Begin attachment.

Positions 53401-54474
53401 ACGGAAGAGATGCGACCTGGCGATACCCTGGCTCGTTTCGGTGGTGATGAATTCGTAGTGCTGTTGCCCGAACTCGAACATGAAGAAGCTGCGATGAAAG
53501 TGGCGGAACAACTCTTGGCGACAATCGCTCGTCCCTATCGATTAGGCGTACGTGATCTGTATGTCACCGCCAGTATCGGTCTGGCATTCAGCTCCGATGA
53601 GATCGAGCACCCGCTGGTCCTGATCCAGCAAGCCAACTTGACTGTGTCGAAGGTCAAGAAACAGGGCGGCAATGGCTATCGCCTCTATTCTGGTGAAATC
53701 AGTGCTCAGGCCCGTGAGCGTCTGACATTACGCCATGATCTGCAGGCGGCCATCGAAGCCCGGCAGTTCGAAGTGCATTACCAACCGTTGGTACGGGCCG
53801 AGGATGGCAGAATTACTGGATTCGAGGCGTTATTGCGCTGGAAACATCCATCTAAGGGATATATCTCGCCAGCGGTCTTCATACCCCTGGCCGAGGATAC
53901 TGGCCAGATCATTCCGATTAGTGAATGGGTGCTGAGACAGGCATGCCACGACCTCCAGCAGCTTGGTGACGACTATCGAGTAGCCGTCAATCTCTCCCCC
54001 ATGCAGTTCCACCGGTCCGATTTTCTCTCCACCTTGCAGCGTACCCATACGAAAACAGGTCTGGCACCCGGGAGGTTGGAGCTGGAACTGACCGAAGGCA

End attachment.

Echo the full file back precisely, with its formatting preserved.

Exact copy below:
Positions 53401-54474
53401 ACGGAAGAGATGCGACCTGGCGATACCCTGGCTCGTTTCGGTGGTGATGAATTCGTAGTGCTGTTGCCCGAACTCGAACATGAAGAAGCTGCGATGAAAG
53501 TGGCGGAACAACTCTTGGCGACAATCGCTCGTCCCTATCGATTAGGCGTACGTGATCTGTATGTCACCGCCAGTATCGGTCTGGCATTCAGCTCCGATGA
53601 GATCGAGCACCCGCTGGTCCTGATCCAGCAAGCCAACTTGACTGTGTCGAAGGTCAAGAAACAGGGCGGCAATGGCTATCGCCTCTATTCTGGTGAAATC
53701 AGTGCTCAGGCCCGTGAGCGTCTGACATTACGCCATGATCTGCAGGCGGCCATCGAAGCCCGGCAGTTCGAAGTGCATTACCAACCGTTGGTACGGGCCG
53801 AGGATGGCAGAATTACTGGATTCGAGGCGTTATTGCGCTGGAAACATCCATCTAAGGGATATATCTCGCCAGCGGTCTTCATACCCCTGGCCGAGGATAC
53901 TGGCCAGATCATTCCGATTAGTGAATGGGTGCTGAGACAGGCATGCCACGACCTCCAGCAGCTTGGTGACGACTATCGAGTAGCCGTCAATCTCTCCCCC
54001 ATGCAGTTCCACCGGTCCGATTTTCTCTCCACCTTGCAGCGTACCCATACGAAAACAGGTCTGGCACCCGGGAGGTTGGAGCTGGAACTGACCGAAGGCA